Friday, May 04, 2007

The Femine Mistake

Deja Pseu at Dilettante's Progress: More Big Fat Invalidation discusses Leslie Bennetts's The Feminine Mistake and the tendency of some reviewers to dismiss her thesis on the basis that Bennetts is fat. Now, I have an issue with people's work being dismissed because of how they look, no matter how that is. If someone were to invalidate the work of a blond or someone who is beautiful or a man with long hair or whatever, I would recognize that the critic is shallow. The same with the reasons someone might dismiss my work -- that I'm fat, female, old, and a secular humanist. And yet, what I want to say to you has much less to do with how disgusted I am that a woman's work is dismissed because of her weight, than with the work itself.

When my father died, my mother was 25 and utterly untrained to work, since this happened in 1948. She struggled and struggled and could only get her children back together and under her roof by marrying a man who would support us. Then, she was afraid to stand up to him, knowing that if he were to divorce her she would be back where she had been before, but with one more child to support. I am certain that, if she had not been so terrified of the possible (but, knowing Daddy, improbable) consequences of speaking up when she didn't like his harshness and sarcasm with her children, life would have been much more pleasant in that house. The fact is that Daddy worshiped her. How she didn't know it amazes me, but when I once told her that she was the love of his life, she was astonished.

Anyway, I vowed that I would never let myself get in the position of helplessness, and I never did; if you don't learn from other people's pain, you may have to suffer yourself. It was enough that my mother suffered not being able to take care of her children and that we suffered being separated from her and her fear of it happening again. My children and I never went through that.

Women who are not able to support themselves and their children often say that they can trust their husbands, they know they are married to honorable men. Some of them are wrong, and find themselves sinking into poverty when their husbands turn out not to be so honorable. And even when they are right, no one is so honorable that he can not die while you still need him. To me, it just makes no sense to allow that kind of vulnerability to threaten your children and yourself.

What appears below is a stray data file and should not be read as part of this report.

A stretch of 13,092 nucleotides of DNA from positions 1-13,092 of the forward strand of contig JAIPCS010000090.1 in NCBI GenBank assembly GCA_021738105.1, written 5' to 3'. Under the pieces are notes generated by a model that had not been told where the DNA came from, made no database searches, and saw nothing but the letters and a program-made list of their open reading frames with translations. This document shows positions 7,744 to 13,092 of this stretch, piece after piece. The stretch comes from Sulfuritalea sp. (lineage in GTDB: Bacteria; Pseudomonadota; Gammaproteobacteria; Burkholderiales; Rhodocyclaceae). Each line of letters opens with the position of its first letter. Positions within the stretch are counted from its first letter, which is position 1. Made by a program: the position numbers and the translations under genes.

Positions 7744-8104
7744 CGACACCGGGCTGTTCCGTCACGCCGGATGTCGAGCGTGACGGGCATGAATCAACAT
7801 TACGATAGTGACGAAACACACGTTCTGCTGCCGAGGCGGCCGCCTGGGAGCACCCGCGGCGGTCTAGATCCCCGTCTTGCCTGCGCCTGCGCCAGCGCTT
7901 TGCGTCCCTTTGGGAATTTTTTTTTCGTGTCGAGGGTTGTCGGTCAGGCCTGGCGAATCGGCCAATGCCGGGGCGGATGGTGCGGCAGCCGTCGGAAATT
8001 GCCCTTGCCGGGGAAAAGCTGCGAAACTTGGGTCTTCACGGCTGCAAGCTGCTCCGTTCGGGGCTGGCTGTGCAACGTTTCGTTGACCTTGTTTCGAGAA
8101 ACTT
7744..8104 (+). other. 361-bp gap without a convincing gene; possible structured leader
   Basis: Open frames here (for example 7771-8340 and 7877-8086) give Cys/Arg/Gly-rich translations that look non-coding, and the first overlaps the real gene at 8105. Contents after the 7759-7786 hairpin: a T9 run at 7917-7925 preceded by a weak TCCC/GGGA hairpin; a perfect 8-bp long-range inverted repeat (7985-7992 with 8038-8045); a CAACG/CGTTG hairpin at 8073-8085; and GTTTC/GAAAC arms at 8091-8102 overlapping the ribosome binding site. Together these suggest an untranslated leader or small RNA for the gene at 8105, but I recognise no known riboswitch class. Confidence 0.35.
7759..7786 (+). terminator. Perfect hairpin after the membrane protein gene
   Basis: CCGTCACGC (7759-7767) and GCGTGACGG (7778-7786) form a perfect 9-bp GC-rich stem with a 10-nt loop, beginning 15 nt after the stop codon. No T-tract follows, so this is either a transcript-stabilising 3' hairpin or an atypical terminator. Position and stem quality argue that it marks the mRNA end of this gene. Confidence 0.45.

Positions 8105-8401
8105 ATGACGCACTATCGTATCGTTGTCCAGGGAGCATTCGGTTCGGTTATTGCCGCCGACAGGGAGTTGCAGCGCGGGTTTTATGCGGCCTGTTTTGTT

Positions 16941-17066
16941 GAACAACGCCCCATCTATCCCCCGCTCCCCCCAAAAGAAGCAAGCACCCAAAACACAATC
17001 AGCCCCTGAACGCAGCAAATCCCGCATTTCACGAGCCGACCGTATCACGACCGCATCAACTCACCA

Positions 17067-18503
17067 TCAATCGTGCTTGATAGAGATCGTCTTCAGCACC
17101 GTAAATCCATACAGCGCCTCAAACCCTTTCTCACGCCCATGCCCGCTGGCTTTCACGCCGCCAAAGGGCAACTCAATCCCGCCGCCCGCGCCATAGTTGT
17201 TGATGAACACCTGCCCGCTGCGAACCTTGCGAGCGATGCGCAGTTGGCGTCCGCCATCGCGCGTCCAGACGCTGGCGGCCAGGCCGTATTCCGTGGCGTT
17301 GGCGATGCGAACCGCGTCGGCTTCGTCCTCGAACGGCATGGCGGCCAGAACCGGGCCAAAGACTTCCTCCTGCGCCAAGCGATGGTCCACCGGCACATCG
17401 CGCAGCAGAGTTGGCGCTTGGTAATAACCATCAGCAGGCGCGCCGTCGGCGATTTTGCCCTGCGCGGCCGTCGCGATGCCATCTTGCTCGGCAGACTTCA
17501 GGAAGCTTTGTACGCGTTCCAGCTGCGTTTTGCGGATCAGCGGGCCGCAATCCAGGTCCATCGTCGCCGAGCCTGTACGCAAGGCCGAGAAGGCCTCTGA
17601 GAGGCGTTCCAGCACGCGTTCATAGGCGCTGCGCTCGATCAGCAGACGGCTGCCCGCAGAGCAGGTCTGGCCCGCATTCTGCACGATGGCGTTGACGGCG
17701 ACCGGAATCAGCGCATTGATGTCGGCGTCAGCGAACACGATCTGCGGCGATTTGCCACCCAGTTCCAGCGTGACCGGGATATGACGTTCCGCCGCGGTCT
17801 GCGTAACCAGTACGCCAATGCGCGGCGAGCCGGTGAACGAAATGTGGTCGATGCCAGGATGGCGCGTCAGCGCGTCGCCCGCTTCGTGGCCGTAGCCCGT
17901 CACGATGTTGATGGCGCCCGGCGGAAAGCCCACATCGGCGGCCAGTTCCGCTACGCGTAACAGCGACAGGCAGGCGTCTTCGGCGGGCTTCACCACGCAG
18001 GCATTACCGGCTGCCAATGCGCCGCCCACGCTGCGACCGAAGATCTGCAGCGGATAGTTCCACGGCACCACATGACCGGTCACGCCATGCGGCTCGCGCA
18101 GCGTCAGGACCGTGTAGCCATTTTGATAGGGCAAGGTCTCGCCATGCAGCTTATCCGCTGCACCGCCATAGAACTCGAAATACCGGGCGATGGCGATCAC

Author Mom with Dogs said...

All so true... As well as being independent, I also work hard to raise an independent daughter--even though I have a wonderful husband and she a wonderful father. As you say, there are no guarantees on how long any of us get to live.

This post helps to further explain your passion for the work you've done with women.

J at said...

I clearly agree that women should not let themselves be helpless, having never been willing to put myself or my child in that position either...but I think the idea that women should never be willing to take the chance of staying home with their children, that daycare is the only way to go, is wrong as well. What I think is a better answer, in a perfect world where we all get to choose how things will be, is to get an education, work at least for a little while, before having children. That way, if you DO divorce or find yourself widowed, you have something to fall back upon.

I haven't read the book, but I've heard that she doesn't think it's safe for women to stay home at all. That, I think, is her mistake.

How odd...I have never heard that she is fat...just arguments about her book. I guess I haven't read enough about it. The idea that she should be dismissed because of it is beyond ridiculous.

Joy Des Jardins said...

Your mother's situation and the way she handled it made you stronger....a person with a deep resolve never to let it happen to you or your children. It's amazing the lessons we learn from our families/parents...even if they don't know it. Your kids benefited beyond words because of the person you became J. The nice thing is....they know it.

Maya's Granny said...

J, I would have a world where every child gets to be at home with Mom or Dad, and I know that when people drop out of the work world they come back several steps behind where they were before -- which is hugely unfair. I don't think Bennetts wants it this way, she is just very realistic.

It is one Penelope Trunk who has written the review Pseu is referring to on her blog.

ShortWoman said...

I have a credit card that I have had since before I even started dating my husband. Every once in a while he asks why I still have it, and I suppose the easy answer is to make it easier to shop for him for Christmas and Birthdays. But his own Mother and Grandmother smacked him down with the real reason: they remember when his uncle divorced, and his aunt was left with no bank account and no credit history. Granted that banking laws are not as patriarchal as they used to be, but it's nice to know that I have a financial identity outside of his. I hope to be a spry but elderly woman before it becomes a critical matter.

I wish more young women would spend just 5 minutes thinking about what they would do if the love of their life were to leave or get hit by a bus. It won't take much longer than that to figure out the important things, and I find that disasters you prepare for rarely happen. Knock on wood, of course ;)